Enjoining right, forbidding wrong: The MUI and Indonesian Islam
July-September 2017
By: Bastiaan Scherpen

Religious Affairs Minister Lukman Hakim Saifuddin, in an interview published in the January 23 English-language edition of Tempo magazine, called for greater control of Islamic leaders. When asked by Tempo about Bisri’s criticism of the MUI, the minister refused to take a firm stand, confirming the widely held perception that the semiofficial advisory council outranks the government in matters of Islamic religious authority. “We regard the MUI as the government’s partner in efforts to improve the quality of religiosity in Indonesia, especially the Muslim congregation, and to build harmony,” Saifuddin said. “I respect Gus Mus. He is a teacher and my mentor. Perhaps he sees it from the viewpoint of a fatwa, which may differ from his own personal viewpoint. But the MUI’s role is positive in promoting moderate Islam, although much still needs to be reformed.” When asked about the way the MUI selects its members, the minister laughed and replied: “It’s best to ask MUI about it. I don’t want to be evaluating other people’s household.”

Bisri himself, in an interview with Tempo published a week earlier, compared Indonesians’ freedom after democratization with that of a bird being let out of its cage: flying all over the place in exhilaration and knocking things over. And he warned against the idea that democracy means there are no boundaries. “The moderates must stand up,” he said. “They should not remain quiet.” The root problem with the MUI, Bisri said, is its system of recruitment. “Who can endorse someone to become an executive?” he asked, adding that the organization’s status vis-à-vis the government remains unclear. “But when I say that, people will be upset. The fact is that the public already considers the MUI as Islam’s representative in Indonesia. Meanwhile, Google lists MUI as just a nongovernmental organization.” He added: “If it wants to stand up as a fatwa institution, there must be a regulation on who can enter and join MUI. But they don’t look at the background of a candidate, which school he attended, whether he understands the Koran or not and whether they understand the (difference) between tafsir (Koranic exegesis) and hadith (the traditions and sayings attributed to the Prophet Muhammad).”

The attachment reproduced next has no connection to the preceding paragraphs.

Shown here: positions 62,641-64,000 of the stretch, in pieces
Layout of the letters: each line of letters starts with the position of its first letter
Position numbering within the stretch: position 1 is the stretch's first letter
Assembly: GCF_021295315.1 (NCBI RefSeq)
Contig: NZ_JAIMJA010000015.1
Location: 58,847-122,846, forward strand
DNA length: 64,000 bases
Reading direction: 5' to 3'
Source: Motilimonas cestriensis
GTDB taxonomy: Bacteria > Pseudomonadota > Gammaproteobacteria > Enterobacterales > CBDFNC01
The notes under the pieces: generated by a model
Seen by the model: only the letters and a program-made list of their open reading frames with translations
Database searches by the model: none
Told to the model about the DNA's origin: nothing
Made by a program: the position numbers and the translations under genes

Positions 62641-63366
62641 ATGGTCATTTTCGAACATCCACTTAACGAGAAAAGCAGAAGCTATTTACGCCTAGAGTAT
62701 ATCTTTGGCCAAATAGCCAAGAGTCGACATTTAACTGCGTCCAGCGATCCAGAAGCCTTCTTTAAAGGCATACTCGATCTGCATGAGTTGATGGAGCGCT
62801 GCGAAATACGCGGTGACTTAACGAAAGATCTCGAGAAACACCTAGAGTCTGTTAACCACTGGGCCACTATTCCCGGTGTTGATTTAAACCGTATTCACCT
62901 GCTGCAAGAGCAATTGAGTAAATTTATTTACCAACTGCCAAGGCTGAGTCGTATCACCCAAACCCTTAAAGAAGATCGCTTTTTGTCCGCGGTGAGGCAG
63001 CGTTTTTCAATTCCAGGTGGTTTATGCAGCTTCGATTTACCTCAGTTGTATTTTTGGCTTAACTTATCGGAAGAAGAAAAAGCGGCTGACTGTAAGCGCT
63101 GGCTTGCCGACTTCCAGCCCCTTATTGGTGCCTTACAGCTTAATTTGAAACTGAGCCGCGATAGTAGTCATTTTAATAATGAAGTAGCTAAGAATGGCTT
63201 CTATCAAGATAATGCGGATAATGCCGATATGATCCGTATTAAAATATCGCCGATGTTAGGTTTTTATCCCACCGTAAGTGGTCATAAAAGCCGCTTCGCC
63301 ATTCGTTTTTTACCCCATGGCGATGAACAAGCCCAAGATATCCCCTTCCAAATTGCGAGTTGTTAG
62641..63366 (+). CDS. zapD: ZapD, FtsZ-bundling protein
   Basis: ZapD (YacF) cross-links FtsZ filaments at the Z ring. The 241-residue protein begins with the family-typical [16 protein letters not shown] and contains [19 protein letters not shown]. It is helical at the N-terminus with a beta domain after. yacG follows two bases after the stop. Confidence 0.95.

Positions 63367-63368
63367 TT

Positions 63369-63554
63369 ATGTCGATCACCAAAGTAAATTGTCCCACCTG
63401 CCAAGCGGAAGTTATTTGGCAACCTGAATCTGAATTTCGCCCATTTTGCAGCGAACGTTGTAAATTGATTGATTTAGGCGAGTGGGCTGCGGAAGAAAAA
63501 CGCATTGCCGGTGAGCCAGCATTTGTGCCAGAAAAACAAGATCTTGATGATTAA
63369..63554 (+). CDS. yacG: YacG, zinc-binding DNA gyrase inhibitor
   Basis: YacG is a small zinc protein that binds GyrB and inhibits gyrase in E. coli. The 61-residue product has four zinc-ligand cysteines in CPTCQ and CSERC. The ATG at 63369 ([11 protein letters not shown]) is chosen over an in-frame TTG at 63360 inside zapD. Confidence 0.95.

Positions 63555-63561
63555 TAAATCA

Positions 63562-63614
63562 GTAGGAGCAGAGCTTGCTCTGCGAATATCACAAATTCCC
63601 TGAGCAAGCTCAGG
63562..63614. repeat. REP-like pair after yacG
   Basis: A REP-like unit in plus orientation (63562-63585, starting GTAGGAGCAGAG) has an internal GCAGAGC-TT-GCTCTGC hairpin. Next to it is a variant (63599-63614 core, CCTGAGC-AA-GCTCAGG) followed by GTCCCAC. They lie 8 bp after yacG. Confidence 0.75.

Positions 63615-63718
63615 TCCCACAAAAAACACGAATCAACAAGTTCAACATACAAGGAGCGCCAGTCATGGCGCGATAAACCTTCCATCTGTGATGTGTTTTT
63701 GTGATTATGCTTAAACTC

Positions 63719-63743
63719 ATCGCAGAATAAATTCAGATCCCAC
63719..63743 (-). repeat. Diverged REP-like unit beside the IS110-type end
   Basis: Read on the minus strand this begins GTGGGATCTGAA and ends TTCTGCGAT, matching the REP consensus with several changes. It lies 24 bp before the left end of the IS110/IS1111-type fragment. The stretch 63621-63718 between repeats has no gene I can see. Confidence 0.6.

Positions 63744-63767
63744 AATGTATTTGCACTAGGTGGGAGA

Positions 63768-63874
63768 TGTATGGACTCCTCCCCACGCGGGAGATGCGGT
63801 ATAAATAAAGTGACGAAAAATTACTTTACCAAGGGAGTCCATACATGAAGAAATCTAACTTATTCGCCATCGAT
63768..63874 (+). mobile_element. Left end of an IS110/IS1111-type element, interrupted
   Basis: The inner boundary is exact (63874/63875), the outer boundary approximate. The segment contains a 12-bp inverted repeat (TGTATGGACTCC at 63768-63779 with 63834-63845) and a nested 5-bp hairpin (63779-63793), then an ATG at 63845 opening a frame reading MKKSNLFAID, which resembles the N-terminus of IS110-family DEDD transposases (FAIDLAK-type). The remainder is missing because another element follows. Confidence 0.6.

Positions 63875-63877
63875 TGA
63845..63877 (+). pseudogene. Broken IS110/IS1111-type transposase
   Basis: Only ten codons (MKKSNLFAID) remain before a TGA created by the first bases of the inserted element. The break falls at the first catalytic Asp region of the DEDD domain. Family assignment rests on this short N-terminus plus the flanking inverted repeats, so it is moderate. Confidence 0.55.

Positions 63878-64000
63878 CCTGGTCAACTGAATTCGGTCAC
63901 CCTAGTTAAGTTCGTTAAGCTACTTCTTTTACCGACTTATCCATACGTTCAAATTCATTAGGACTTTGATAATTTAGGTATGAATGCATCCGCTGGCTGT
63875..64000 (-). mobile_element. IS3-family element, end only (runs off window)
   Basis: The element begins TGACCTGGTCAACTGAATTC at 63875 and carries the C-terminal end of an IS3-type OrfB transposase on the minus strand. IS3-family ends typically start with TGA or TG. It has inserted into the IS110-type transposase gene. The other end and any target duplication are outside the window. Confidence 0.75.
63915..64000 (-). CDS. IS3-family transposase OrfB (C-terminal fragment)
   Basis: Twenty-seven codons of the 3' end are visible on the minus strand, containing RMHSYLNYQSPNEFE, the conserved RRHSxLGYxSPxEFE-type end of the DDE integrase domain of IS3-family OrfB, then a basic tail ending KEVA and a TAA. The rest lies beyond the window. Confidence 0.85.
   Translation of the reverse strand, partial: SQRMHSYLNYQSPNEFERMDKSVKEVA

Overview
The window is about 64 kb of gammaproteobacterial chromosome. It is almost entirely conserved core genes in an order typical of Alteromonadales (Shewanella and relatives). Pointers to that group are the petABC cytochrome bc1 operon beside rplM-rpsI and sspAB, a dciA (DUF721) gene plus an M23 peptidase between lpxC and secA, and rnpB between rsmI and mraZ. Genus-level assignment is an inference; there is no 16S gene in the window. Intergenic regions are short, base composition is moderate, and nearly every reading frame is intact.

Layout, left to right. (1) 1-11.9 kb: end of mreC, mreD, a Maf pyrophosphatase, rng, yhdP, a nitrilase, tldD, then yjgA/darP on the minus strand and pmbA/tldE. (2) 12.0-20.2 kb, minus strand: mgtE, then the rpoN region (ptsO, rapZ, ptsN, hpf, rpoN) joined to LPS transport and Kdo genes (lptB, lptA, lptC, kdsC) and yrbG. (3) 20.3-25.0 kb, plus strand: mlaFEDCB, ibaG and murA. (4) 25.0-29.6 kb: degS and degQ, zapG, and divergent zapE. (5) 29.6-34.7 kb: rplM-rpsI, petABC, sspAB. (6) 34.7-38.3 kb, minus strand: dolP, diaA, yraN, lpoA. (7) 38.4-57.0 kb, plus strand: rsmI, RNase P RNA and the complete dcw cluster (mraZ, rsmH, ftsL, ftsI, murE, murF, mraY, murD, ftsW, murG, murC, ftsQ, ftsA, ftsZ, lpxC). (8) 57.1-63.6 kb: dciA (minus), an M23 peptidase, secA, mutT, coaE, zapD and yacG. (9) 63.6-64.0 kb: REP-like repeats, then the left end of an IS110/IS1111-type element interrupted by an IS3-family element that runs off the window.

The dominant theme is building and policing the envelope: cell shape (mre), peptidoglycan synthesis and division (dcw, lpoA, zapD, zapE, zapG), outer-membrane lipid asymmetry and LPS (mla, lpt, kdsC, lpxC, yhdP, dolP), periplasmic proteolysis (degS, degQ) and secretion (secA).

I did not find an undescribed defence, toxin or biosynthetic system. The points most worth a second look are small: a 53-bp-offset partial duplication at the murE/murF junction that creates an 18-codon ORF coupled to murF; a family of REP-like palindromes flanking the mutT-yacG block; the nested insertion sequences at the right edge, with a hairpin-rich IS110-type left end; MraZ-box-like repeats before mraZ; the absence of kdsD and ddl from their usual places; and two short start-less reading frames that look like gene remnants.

No dissenting opinion

According to Sholeh, the secretary of the MUI’s fatwa commission, the selection of functionaries for the MUI’s various bodies is done through internal consultation. “The national conference is the highest forum where we evaluate, set our course and determine our institutional agenda for the years ahead, but also the renewal of leadership (every five years),” Sholeh said. “It’s an internal mechanism, but of course there are requirements; if you want to be a member of the fatwa commission, you have to have a religious studies background. But because the MUI is a platform for deliberation between ulema, zu’ama and Muslim intellectuals, the representation of mass organizations, leaders of higher education, pesantren (Islamic boarding schools) are also taken into account. We pay attention to that. But competence is an absolute requirement.”

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